Winter driving not only comes with its own hazards but also takes its toll on your car. Snow, sleet, and frigid temperatures can wreak havoc on your trusty automobile. Preparing your car for winter makes for safer driving, protects the engine, and helps maintain the value of the vehicle.
Get the Tires Ready
Tires are the most important part of the vehicle’s safety in winter. If you have worn or damaged tires, have them replaced. Smooth tires mean less traction on the road which increases the chance of skidding. Damaged sidewalls weaken the tire and under harsh weather can result in the tire collapsing. Check air pressure as under-inflated tires compromise the traction. Lastly, apply a tire coating that will keep them cleaner for longer and repel snow and ice. For those in areas with extreme cold, you may want to consider fitting winter tires.
Protect the Paintwork
Winter gives your car’s exterior a beating. Snow, ice, and mud can all dull the paint and shine. More importantly, salt from roads lands on the body causing rust and knocking down the value of the car. A good layer of wax helps protect the body. Better yet, apply a ceramic coating which is tougher and lasts a lot longer giving better protection. To check if your car is adequately waxed, do the water test. Water will “bead up” on a waxed car.
Keep Your Car Clean
That nasty factor mentioned in the previous point — salt — is your greatest enemy in winter. Salt is corrosive and causes rust. You may want to slack off when it comes to washing your car during winter, because who feels like braving the freezing temperatures to wash the car, right? But regularly cleaning your vehicle is actually more important in winter. This includes not only the outside but also the interior and the undercarriage. In the inside, swap material floor mats for rubber mats as they better catch the water from snow that come off boots, preventing the floor from discoloration.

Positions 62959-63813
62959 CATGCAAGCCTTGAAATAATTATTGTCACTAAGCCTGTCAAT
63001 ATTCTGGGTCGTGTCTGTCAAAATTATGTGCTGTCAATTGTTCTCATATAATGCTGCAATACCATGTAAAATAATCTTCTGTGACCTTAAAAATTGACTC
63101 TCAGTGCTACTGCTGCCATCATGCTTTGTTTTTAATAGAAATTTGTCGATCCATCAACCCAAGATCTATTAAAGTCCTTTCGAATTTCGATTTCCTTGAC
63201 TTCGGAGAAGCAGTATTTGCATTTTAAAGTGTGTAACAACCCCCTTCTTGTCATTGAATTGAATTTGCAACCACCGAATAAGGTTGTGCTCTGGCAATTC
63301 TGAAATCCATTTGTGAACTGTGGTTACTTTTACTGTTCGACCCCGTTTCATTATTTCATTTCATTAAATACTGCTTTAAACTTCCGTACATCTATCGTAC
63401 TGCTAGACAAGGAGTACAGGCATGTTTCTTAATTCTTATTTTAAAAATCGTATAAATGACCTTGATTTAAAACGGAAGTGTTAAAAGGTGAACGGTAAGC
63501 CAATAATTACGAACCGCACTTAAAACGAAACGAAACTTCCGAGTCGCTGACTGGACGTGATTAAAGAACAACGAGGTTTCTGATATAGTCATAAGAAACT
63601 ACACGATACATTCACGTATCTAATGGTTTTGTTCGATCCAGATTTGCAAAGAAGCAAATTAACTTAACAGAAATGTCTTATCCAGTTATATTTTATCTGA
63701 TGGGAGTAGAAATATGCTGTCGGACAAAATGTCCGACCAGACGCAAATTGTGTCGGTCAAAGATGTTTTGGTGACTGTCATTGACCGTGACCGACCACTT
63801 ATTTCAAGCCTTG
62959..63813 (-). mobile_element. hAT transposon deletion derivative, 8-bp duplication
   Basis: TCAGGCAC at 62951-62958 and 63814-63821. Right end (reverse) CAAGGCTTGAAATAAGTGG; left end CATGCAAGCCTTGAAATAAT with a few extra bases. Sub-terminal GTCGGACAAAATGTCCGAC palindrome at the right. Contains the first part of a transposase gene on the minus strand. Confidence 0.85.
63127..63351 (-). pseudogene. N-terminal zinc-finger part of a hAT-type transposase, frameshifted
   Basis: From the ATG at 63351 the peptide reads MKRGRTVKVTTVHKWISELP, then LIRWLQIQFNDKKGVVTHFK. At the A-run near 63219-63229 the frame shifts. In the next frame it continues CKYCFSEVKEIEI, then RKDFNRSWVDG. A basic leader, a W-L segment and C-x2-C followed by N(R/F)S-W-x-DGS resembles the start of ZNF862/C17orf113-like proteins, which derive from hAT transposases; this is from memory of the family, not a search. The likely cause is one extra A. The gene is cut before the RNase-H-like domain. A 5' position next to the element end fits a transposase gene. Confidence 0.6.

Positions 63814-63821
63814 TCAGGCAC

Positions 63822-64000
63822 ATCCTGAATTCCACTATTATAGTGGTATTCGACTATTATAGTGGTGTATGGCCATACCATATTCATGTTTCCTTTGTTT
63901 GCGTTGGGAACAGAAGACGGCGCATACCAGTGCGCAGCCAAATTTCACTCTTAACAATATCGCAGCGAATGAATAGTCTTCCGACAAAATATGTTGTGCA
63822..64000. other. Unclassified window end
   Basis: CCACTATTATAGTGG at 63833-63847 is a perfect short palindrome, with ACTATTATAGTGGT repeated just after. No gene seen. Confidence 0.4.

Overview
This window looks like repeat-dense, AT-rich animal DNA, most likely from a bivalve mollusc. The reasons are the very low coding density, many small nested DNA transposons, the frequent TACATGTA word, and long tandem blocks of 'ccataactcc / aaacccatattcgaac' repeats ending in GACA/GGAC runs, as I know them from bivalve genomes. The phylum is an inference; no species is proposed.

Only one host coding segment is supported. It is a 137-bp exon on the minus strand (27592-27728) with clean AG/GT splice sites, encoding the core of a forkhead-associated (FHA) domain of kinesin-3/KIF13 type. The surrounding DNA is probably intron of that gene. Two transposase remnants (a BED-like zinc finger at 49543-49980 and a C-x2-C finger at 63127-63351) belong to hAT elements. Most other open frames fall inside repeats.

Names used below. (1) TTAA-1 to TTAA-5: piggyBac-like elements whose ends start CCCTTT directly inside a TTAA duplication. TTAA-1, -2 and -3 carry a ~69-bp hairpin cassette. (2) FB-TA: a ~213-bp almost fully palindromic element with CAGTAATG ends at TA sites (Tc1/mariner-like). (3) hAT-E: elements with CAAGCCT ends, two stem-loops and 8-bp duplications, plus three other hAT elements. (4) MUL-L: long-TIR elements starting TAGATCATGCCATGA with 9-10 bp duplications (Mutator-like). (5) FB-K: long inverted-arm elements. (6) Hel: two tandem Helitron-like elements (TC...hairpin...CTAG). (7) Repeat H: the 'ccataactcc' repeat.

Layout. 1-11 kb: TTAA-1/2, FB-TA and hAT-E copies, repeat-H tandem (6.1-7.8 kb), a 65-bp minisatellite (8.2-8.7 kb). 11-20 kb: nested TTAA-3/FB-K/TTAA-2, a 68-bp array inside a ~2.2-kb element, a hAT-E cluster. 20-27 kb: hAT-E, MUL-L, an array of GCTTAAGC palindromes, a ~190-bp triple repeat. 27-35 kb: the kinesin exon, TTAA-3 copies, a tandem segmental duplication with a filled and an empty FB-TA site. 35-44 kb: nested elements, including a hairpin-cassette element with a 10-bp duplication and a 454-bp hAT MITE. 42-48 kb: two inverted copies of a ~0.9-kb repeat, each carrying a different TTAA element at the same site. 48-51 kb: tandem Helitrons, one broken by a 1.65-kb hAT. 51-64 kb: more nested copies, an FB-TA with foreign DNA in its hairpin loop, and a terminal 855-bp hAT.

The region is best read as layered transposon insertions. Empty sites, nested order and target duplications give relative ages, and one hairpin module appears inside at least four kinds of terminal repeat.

Prepare it Mechanically
Last, but certainly not least, prepare the engine for the harsh winter weather. Critical things to check: brakes, antifreeze levels, wiper blades, battery, lights, and the heating and defrosting system. Antifreeze/coolant is something that’s important in both summer and winter. In summer it helps keep the engine cool, and in winter is exactly as it says, “antifreeze”. Check oil and if necessary, replace with clean oil. Check wiper blades and replace them if they are worn. Also remember to switch your windshield fluid to the winter one which does not freeze on contact with the icy weather.
Start winterizing your car during fall to get it fully prepped for the fierce weather. Remember to also keep it covered if it parks outside, or put down a garage mat to catch the water from snow and ice if it parks indoors. Stock up the emergency winter kit (you do have one, right?) with crucial items like a flashlight, batteries, ice scraper, flares, first aid kit, blankets, and snacks and water. And that’s it – you’re all ready for winter driving!